So, of course, I haven't been able to read it yet (except for a preview, available here). But, I'm almost positive The Spirit #1 would have held my favorite panel of the week. To be honest, it probably would have been my favorite book of the week.
Because of all that, there isn't going to be a Favorite Panel Friday this time around. But that's not going to stop me from saying you should pick up The Spirit #1; as soon as my store re-orders it, I know I will.
The Spirit #1: Darwyn Cooke, writer/artist
Thursday, December 14, 2006
Friday, December 8, 2006
Let's get one thing out of the way — Manhunter fights Wonder Woman, so there are plenty of fanboy fantasies being catered to in Manhunter #26. I, for one, appreciate it. A lot.
But this quieter panel shows what Manhunter is really all about. Kate Spencer — an L.A. laywer by trade and a superhero whenever she's not in the courtroom — is not your typically conflicted vigilante. The reason she wears a costume and brutally pounds on the bad guys is simple; they royally piss her off.
A lot of things piss Kate off actually, and her constantly sarcastic mood is what makes her appealing and nearly unlikable at the same time. On top of that, she's a single-mom who doesn't really pay enough attention to her young son, she constantly berates her friends and until recently she chain-smoked with spiteful glee.
Oh, and she doesn't mind killing villains if they need a-killin'.
It would be easy for this kind of character to become a caricature, but writer Marc Andreyko and regular artist Javier Piña have done a nice job of consistently reminding us that there's a complex person under the mask. And I should remind everyone that the title was originally canceled because of low sales, but reader outcry lead to DC making the unusual decision of give Manhunter another chance. Comics fans who haven't been reading the title should give it a chance, too.
As a character, Manhunter is new to the spandex, so she's not that great a superhero yet; honestly, she often not that great a person.
But she's trying. And that's what makes Manhunter a great comic.
Manhunter #26: Marc Andreyko, writer; Javier Piña, artist
Friday, December 1, 2006
Damn, GL - slapping Russians around with a giant bear ... that's kind of an ironic bitch-slap, isn't it?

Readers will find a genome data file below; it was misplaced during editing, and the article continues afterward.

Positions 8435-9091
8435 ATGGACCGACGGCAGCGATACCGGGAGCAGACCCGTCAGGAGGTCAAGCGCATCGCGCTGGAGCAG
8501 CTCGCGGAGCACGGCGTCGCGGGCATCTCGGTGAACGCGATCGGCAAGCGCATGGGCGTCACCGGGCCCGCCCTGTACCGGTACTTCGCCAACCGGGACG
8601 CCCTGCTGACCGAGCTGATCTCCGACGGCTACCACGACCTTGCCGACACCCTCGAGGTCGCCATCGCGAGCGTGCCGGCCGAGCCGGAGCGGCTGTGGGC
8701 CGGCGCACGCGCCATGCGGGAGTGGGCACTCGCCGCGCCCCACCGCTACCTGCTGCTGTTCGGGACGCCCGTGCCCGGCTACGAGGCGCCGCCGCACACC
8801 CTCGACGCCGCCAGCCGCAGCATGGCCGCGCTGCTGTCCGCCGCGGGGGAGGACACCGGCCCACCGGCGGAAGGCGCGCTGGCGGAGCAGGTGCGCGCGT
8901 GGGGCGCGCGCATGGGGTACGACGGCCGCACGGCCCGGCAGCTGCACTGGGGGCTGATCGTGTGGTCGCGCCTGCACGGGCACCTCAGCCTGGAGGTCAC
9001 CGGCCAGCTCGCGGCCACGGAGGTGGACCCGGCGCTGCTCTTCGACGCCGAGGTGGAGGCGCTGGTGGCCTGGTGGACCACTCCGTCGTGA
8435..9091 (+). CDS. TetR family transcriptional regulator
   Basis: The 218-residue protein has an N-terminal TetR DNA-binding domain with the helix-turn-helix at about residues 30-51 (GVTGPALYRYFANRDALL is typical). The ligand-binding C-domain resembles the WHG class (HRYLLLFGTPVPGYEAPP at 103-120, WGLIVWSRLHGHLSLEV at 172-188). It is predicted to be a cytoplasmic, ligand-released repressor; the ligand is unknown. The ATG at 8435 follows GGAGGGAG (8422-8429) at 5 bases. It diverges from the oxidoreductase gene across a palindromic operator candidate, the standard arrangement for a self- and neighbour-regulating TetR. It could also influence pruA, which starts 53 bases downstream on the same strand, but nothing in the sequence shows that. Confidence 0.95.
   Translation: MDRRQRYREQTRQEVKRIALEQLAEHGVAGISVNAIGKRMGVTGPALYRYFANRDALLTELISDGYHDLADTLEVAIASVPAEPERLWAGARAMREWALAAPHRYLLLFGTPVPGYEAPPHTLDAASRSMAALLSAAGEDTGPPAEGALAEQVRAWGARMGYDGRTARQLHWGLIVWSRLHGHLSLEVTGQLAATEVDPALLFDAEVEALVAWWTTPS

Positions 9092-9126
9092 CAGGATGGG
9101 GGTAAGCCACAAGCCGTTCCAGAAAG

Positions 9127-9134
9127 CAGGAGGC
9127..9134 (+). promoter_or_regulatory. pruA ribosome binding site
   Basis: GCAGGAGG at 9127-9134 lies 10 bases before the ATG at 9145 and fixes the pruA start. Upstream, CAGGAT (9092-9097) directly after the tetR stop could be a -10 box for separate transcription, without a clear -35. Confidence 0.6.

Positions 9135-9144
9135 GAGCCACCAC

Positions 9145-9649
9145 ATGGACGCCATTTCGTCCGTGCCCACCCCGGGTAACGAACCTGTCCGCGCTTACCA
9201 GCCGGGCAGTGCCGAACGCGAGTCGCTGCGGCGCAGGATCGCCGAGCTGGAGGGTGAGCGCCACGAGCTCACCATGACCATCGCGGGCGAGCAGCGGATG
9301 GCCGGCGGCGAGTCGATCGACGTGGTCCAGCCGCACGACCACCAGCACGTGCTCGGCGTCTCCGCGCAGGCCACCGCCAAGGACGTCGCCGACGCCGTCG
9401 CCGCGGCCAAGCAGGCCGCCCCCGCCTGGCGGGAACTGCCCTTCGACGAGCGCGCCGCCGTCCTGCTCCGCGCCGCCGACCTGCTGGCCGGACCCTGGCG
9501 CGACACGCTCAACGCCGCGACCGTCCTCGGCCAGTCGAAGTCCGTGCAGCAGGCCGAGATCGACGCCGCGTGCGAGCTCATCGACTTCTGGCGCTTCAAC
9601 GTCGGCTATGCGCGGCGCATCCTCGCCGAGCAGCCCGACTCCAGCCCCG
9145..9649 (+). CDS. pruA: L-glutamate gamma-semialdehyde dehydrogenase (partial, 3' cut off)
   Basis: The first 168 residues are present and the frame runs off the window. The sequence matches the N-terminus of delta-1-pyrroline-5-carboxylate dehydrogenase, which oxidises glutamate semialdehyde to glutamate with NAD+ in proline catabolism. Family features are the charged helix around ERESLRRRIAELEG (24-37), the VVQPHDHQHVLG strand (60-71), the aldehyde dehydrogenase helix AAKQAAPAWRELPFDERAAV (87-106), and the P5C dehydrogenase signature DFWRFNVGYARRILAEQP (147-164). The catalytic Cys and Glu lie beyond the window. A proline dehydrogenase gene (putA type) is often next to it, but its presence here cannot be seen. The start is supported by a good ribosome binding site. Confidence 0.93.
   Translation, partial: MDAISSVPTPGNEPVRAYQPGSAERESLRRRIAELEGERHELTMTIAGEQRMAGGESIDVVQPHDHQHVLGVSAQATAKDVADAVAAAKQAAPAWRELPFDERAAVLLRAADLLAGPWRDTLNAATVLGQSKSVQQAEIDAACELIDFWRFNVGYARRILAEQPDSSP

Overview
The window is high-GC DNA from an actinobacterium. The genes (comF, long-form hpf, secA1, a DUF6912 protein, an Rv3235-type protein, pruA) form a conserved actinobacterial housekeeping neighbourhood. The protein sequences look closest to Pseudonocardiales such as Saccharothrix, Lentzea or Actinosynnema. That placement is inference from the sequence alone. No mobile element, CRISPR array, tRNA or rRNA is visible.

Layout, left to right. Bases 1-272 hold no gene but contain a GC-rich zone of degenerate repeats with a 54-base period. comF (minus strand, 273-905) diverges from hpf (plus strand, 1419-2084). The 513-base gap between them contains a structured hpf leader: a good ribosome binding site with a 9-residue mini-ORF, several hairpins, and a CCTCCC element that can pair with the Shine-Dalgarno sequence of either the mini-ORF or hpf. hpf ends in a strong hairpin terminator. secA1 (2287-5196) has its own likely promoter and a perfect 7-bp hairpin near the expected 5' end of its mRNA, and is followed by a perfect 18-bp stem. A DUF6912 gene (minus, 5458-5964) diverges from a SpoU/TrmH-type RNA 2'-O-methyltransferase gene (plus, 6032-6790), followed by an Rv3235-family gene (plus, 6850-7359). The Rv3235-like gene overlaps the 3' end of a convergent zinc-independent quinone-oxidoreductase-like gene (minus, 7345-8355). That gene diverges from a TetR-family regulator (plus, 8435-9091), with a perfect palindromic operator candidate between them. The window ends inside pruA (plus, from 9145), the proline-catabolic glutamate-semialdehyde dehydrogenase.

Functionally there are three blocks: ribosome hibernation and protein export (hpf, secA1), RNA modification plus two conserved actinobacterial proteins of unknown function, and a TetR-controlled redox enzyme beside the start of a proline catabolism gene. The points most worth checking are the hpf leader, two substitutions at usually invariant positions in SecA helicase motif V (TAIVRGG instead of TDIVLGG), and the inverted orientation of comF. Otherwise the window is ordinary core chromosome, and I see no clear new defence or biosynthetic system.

I've mentioned before how Green Lantern has always been a front-runner on my top-heroes list, and this panel from Green Lantern #15 sums up why. When I say "Green Lantern" I'm talking about Hal Jordan, and in the classic Silver and Bronze Age interpretations you could always count on some visually wacky action to go along with Hal's charming brand of dickery. Seriously, using the most powerful weapon in the universe to bop someone with a glowing mallet? That's just rubbing it in.
In the newish run written by Geoff Johns and pencilled by Ivan Reis, that version of Green Lantern has been updated while rediscovering all the things that gave Hal his personality - hard-headedness, bravery, nobility, a rakishness that implied he was considering stealing your girlfriend after he was done handing you your ass. Basically, what a normal person might act like if they fell into their own super-powers. Say what you will about Johns and what he's done with the DC universe lately, but he understands characters and is able to elevate and humanize them all at once.
It doesn't hurt that Reis' art is gorgeous, following in the style of Rags Morales and Patrick Gleason. It's perfect for the blend of spandex and science fiction that a Green Lantern title should be; kinetic and detailed without being busy or distracting. And I don't usually mention it, but the inking by Oclair Albert and coloring by Moose Baumann is top-notch, enhancing the whole thing.
But seriously, what's Hal gonna do next - box Australians with a giant kangaroo? Wait a minute ... I think he already might've ...
Green Lantern #15: Geoff Johns, writer; Ivan Reis, artist; Oclair Albert, inker; Moose Baumann, colorist